The Girls


We have two beautiful daughters, the loves of our lives. These girls are amazingly vibrant.

The lady on the right is our older daughter, Meadow, age 7. She is our serious one. The studious type, like her father, she enjoys reading and has even been caught watching science videos with her father. She loves to laugh, gladly eats fruits and veggies, and may have a small obsession with all things ice cream.

She has come a long way from when she was a baby. Diagnosed with serious GERD as an infant that lasted through being a toddler, you could even say she was our first exposure to how foods, and processed foods, can affect the body. While she has outgrown the medical issues that plagued her as a baby, she was preparation for what lied ahead.

The sweet lady on the left is Olive and is the original inspiration for the blog. She’s our goofy, little joker. She is a delight to be around and can bring a smile to anyone’s face of any age no matter the mood that person may be in. Her smile lights up a room and she will become the center of attention instantly.

She is also our miracle baby.  You can read more about her story here and afterwards you will understand why we have this blog and how it came about. Meadow prepared us for Olive, and Olive inspired us to where we are today. These girls are the reason we get to tell our story and not a day goes by we forget it.


13 thoughts to “The Girls”

  1. Hi Melissa! I'm just discovering your site. My oldest daughter who is now 11 was tube fed for her first 5 years. I think its awesome that you are giving her a blenderized diet of real food! We always thought about going that route when my daughter was younger but never did.
    1. Glad you found my blog. :) The blended diet has been a HUGE life changer for her! No more vomiting and her skin cleared up. Why did your daughter have the tube?
      1. My daughter was born with a heart defect and initially she couldn't make the whole sick-swallow-breathe. However as a result of having an Ng tube for 9 months she developed severe reflux from vomitting 3-5 times daily. We once she got her G-tube we thought she'd stop throwing up - no such luck. We finally learned just before she turned two that her tube was causing an ulcer on the inside of her stomach. So we switched brands of tubes and doubled her meds. Within a week she stopped throwing up completely. But the damage was already done. She was scared to eat anything because she associated eating with throwing up. So it took another three years to get to transitioned to eating. Its was a long slow road but she got there! Good luck with your little one!!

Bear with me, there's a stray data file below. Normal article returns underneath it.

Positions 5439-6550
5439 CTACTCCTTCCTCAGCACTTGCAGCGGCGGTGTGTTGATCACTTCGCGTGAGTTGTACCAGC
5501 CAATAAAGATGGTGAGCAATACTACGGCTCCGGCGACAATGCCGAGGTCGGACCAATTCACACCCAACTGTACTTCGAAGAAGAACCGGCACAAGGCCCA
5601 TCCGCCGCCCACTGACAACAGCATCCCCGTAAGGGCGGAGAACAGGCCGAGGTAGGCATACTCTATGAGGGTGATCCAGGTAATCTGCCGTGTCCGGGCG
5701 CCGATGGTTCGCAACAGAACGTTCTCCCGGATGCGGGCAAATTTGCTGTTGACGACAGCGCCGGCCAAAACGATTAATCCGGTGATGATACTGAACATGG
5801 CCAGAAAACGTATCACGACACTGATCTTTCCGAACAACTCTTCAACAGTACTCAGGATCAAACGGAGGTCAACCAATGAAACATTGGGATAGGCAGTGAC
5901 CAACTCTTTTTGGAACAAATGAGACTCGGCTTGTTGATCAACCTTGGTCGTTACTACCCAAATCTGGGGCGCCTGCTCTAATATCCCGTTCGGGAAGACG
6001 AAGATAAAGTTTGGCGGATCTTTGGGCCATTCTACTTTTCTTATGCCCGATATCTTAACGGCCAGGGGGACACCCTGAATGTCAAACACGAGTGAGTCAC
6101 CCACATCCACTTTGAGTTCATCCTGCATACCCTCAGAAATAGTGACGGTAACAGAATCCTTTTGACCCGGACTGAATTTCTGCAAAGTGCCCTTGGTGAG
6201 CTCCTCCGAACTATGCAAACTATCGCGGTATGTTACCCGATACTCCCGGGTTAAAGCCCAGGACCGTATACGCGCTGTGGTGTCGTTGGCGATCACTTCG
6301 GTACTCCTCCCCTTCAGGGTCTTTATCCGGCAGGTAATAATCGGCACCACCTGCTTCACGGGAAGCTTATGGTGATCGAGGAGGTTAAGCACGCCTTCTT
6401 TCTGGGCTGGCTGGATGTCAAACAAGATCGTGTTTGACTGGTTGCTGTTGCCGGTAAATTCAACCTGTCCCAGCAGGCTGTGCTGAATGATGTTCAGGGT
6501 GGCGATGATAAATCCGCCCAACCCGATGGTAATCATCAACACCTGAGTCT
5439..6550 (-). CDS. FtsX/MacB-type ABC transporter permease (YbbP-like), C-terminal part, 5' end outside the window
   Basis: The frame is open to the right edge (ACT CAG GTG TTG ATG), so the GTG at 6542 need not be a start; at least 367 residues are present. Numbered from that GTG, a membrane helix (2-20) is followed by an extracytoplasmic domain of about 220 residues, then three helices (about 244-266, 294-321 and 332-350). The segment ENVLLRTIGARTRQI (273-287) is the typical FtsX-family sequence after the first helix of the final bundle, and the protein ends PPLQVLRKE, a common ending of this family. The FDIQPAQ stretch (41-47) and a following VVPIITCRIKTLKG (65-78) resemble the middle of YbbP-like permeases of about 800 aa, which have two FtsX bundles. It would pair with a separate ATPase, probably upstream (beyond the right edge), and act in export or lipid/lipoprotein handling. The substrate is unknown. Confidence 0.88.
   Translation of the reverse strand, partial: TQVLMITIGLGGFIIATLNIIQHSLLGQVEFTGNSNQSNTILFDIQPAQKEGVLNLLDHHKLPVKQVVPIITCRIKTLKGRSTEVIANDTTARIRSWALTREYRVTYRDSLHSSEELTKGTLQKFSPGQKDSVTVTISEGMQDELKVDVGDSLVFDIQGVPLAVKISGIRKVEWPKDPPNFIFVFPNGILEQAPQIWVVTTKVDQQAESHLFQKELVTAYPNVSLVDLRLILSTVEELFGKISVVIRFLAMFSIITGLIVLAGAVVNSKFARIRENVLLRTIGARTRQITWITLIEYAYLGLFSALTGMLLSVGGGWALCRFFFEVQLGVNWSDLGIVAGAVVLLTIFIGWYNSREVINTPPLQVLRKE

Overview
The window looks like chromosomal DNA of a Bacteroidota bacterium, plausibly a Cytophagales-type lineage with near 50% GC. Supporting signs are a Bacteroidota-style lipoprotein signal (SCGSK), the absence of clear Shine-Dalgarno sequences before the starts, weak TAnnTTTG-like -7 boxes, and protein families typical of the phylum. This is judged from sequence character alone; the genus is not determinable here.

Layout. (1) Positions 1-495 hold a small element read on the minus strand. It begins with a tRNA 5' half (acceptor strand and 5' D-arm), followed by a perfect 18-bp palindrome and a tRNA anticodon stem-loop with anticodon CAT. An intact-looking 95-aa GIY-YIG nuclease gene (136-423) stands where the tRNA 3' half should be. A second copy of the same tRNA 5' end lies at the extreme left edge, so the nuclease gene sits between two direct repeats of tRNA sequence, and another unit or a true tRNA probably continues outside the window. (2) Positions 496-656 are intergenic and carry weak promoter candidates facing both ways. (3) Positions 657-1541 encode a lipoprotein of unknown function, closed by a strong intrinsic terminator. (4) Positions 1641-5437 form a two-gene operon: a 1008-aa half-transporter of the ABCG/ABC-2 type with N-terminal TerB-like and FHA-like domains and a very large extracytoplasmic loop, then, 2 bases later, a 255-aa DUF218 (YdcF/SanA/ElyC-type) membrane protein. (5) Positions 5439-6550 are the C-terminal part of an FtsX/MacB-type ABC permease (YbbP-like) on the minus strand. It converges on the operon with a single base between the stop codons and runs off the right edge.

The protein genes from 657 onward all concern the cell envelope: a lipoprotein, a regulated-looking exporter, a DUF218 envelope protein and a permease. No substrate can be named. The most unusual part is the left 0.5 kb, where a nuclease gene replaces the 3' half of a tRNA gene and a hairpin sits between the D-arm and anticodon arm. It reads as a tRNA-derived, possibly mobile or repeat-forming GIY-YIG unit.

1. Bless her heart. We only had the NG tube for a week. She just kept vomiting it up. She had a nissen done with her G tube placement. She still threw up with the G tube too and finally stopped at around 19 months. Now she is starting to eat and doing great. I know in my heart, she will rid herself of the tube. She just needs to do it at her own pace. :)
          1. That is exactly right! She started to do well when my husband and I stopped trying to get her to do what we wanted and let her take the lead. That and an absolutely fabulous speech therapist she had lunch with once a week. Glad to hear she is doing well!
  2. Your comments have blessed me tremendously! My daughter will be three years old in July and has had a g-tube for almost a year (July 3rd will make one year). She has a partial deletion on one of her chromosomes, was also diagnosed as "failure to thrive" and was hospitalized for one month last June. She had an NG tube while in the hospital but it kept coming out and was horribly difficulty to replace because of her 100% obstructive adenoids. My sister found this blog yesterday and read your story...and I'm so thankful she did! We just got a Vitamix and the thought of blending her meals (she's 100% g-tube fed) is so exciting!! I know her nutritionist doesn't want us to blend foods because she says there's a risk of clogging, but I'm tired of giving my daughter formula that has sugar as the second ingredient and artificial flavors!! I would love to connect and hear more from both of you ladies and your journey and I'm looking forward to your comments. Oh...also, my daughter is in feeding therapy 2x/week and she starts an intensive 6-week feeding program at Mount Washington Pediatric Hospital in Baltimore on May 20th. She has developed a fear of eating because she has thrown up quite a bit in her short two years. We're praying for a miracle!
    1. Bless her heart. You have been through quite a bit! It's so hard when our little ones are suffering. I totally get what you are going through. My older daughter had such food fears. If you ever need to vent or just want to talk, feel free to email me. Things will get better and the blended diet is amazing and so much cheaper too!
  3. I am so happy I found this site through Tubie Whoobies! My one year old is g-tube fed and was just put on a super high sugar formula. I am not sure if he could do a blended diet because he has a metabolic disorder but it would be worth talking to his doctors about. I am so ready for him to be able to eat REAL food like the rest of us.
    1. I'm glad you found me too! I am so happy we decided to do the blended diet. You may want to ask your son's GI doctor to see if it's possible. It gave my daughter her life back!

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